As an adult child with elderly parents, the day may come when your parent has to move to a nursing home facility or similar long-term care environment. When that time comes you will want to help your parents protect as much of their assets as possible. There are several ways you can do this.
Handing Off Responsibilities
As hard as it may be for elderly parents to accept that their age has left them less able to manage their own finances, your parents will want to consider creating a revocable living trust or, at a minimum, financial powers of attorney that delegate their decision-making rights to someone else. Whether that person is a child, trusted advisor, or professional financial advisor, having a trust or financial power of attorney in place before it’s needed can be very important. The trustee or agent who has decision-making rights can better protect the elderly parent’s finances by ensuring that only the right people view sensitive information and that no one else has the ability to access or misuse funds.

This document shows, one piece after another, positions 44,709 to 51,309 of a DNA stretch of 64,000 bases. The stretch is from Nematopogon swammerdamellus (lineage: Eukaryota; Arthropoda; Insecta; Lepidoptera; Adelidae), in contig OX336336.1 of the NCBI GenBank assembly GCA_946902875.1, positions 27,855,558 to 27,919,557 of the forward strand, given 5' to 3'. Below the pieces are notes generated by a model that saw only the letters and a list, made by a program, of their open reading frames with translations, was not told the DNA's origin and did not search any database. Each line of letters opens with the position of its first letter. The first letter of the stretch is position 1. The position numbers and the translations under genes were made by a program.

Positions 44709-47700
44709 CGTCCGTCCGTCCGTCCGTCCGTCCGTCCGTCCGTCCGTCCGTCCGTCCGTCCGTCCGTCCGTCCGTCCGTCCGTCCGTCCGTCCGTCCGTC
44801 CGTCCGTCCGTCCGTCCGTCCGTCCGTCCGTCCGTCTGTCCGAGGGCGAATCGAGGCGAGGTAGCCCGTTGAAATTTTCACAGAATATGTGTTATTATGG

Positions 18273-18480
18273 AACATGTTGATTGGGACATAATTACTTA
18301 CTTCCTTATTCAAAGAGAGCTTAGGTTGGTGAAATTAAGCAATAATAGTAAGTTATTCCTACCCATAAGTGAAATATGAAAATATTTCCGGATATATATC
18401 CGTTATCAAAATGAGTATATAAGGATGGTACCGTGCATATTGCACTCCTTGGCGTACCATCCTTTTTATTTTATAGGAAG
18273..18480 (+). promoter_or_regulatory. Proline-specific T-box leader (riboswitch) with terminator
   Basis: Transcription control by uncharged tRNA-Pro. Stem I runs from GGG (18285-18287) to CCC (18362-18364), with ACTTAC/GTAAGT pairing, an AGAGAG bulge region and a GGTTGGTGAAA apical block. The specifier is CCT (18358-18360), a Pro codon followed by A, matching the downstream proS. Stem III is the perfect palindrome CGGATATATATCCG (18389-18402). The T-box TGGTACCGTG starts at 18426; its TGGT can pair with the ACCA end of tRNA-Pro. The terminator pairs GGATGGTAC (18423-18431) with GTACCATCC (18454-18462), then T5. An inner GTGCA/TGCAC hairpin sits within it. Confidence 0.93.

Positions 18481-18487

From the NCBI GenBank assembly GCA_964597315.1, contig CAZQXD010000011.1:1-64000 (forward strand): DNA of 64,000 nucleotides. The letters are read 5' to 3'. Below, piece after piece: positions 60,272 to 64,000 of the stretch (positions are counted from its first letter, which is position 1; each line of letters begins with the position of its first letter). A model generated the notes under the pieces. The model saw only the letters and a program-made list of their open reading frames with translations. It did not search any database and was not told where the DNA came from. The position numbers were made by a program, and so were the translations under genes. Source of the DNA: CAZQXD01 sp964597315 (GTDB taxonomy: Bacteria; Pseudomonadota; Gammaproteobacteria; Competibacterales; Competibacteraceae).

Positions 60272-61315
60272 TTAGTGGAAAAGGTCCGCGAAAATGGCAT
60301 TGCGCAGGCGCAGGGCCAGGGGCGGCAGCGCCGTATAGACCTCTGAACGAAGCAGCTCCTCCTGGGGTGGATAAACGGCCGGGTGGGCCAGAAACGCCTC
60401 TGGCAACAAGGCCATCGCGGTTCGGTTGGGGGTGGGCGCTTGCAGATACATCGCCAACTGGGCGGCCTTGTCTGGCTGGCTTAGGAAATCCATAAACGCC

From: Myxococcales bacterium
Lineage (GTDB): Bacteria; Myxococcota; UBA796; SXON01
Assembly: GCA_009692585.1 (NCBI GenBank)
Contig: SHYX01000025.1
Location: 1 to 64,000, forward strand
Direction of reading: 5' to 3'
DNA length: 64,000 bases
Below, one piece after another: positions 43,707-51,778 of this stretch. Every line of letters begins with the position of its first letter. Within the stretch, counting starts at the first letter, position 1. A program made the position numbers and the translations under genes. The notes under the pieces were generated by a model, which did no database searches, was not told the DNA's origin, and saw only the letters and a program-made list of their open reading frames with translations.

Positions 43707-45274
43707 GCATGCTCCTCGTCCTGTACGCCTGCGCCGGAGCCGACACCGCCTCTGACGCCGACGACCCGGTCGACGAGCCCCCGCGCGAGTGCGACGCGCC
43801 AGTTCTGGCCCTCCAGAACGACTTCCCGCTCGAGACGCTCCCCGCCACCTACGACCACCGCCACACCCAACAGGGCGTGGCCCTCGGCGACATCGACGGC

Preparing for Long-Term-Care Costs
The price of long-term care is becoming incredibly expensive. In some instances it can cost $100,000 or more for a single year of long-term care. If an elderly parent doesn’t have long-term care insurance, you may want to investigate whether it’s an affordable option. You might also want to develop a Medi-Cal plan that will allow your parents to protect as much of their assets as possible while still using Medi-Cal to pay for the expenses. In some circumstances, there may also be available benefits from the VA for veterans and their surviving spouses.
The best way to get the answers and expert advice on these topics is to consult with an experienced and qualified elder law attorney.
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